The LEP Energy Strategy reviews current policies and considers the possibilities and funding available for the transition to a low carbon economy.
The Marches Energy Strategy was officially launched in July 2019. The Strategy, funded by the Department for Business, Energy and Industrial Strategy (BEIS), recognises that the way energy is generated and consumed in the UK is changing and the challenges that will need to be faced. The current energy infrastructure is already at capacity in many areas and this presents both a threat to future business and housing development. There is an opportunity to invest in innovation that can overcome these challenges while providing a unique selling point for those in the energy supply chain to invest in the area.
The 10-year energy strategy and implementation plan aims to address many of the issues surrounding energy management in the Marches region.
In order to deliver these goals a Steering Group with representatives from business, communities and the local authorities has been formed. The Steering Group reports regularly on the progress made; updates will be posted here.
The LEP seeks to emphasise the opportunities for the Marches by highlighting the links between future economic growth and our natural capital. In order to drive inclusive, clean growth there is a critical need for our business base become more productive and efficient so that they can survive in challenging economic situations and succeed in a world where energy costs are rising.
The Marches LEP is supported by the Marches Nature Partnership which is an informal association between the Shropshire, Telford & Wrekin Local Nature Partnership and the Herefordshire Local Nature Partnership. The Marches LEP has contributed to the development of the Marches Nature Partnership Marches Environmental Strategy – Strategic Visions and Priorities 2019-23 which is currently being finalised.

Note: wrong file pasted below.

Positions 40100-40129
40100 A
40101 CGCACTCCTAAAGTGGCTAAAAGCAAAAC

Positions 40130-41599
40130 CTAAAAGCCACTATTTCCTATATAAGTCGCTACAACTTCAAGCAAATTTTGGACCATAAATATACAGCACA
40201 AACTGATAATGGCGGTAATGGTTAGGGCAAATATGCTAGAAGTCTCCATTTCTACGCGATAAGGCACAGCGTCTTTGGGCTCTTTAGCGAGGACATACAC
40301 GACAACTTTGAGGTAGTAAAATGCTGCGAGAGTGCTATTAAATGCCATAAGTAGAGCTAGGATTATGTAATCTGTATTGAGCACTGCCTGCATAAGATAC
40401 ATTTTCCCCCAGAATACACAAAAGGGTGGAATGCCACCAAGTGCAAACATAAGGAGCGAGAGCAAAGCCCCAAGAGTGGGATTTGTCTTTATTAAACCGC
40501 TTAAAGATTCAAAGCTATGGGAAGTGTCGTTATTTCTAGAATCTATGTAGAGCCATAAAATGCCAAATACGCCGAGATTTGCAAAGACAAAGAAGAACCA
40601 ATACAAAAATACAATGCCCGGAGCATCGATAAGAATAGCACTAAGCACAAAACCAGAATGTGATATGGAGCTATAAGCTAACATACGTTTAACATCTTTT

The Strategic Economic Plan highlights the ambition that our emerging environmental technologies sector has to be at the forefront of developing low carbon supply chains and in becoming a national leader in natural resources management. The implementation of the Marches LEP Energy Strategy will be critical to this.
The need to develop new, sustainable, sources of energy could not be more pressing – and the Marches is playing a leading role. The importance of environmental technology to the Marches economy is significant. The recent report produced by kMatrix and Sustainability West Midlands for the Marches puts the value at £1.8Bn per annum, and supports 700 companies and 12,000 jobs.
The Low Carbon and Environmental Goods and Services sector study was commissioned by Nottingham City Council on behalf of the Midlands Energy Hub, sponsored by the Department of Business, Energy and Industrial Strategy (BEIS), and its stakeholders across the Midlands including the Marches Local Enterprise Partnership and the 3 Local Authorities. The study was commissioned with the aim of understanding the current state of the sector, where support is needed to help grow the sector across the Midlands from a Local Authority level to a regional level and the role the sector can play to drive a low-carbon recovery from Covid-19.
We are already a national leader in the use of anaerobic digestion to generate power and now have the opportunity to play a similar role in the fields of water management and looking after the countryside.
Our new Energy Strategy sets a target of 50 per cent of all electricity to come from renewable sources by 2030 and the creation of 1,000 low carbon jobs.
There is scope to further develop our expertise in anaerobic digestion and other forms of renewable energy. There are large-scale opportunities to roll out solar panels in homes, commercial premises, and, in some cases, solar farms. There are also opportunities to link these renewable energy systems to the energy storage sector, including kinetic energy storage and compressed gas systems.
We also see significant potential for the Marches to develop strengths in natural resource management through the use of environmental sensors, energy efficiency techniques, energy requirement minimisation, waste management, water supply management, and air pollution management.
Funded by the Department for Business, Energy and Industrial Strategy, the Midlands Energy Hub is one of five local Energy Hubs in England. Each Energy Hub provides Local Enterprise Partnerships, local authorities and others, with practical support to develop local energy projects. For further information about the work of the Midlands Energy Hub, contact:
Tim Yair – Marches Regional Senior Energy Project Officer
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